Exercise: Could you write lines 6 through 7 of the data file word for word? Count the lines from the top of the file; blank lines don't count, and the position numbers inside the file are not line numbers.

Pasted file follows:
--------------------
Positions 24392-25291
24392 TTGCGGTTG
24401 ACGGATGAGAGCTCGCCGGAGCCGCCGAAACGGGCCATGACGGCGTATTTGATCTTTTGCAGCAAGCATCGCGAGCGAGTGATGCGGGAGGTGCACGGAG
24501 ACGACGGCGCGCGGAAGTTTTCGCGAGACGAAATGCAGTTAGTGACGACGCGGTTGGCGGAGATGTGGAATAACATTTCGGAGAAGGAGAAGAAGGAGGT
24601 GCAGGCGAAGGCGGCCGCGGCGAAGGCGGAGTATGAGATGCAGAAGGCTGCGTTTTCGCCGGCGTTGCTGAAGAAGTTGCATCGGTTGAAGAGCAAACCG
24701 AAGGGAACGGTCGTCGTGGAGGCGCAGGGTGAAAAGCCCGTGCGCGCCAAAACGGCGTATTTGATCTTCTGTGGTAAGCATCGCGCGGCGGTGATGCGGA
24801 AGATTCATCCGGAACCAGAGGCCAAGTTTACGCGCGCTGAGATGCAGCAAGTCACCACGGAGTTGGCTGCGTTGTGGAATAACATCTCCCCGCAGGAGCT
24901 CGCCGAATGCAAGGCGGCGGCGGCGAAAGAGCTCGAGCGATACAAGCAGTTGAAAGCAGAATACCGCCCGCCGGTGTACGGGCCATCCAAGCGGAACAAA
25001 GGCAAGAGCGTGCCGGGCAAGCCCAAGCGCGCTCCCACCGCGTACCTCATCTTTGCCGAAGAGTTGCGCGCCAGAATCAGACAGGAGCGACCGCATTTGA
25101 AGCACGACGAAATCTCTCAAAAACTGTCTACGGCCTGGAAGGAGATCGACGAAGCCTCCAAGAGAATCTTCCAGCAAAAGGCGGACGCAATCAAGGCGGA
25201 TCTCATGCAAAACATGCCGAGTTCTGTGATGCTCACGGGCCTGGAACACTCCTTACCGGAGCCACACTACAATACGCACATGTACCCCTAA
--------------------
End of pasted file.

24701 AAGGGAACGGTCGTCGTGGAGGCGCAGGGTGAAAAGCCCGTGCGCGCCAAAACGGCGTATTTGATCTTCTGTGGTAAGCATCGCGCGGCGGTGATGCGGA
24801 AGATTCATCCGGAACCAGAGGCCAAGTTTACGCGCGCTGAGATGCAGCAAGTCACCACGGAGTTGGCTGCGTTGTGGAATAACATCTCCCCGCAGGAGCT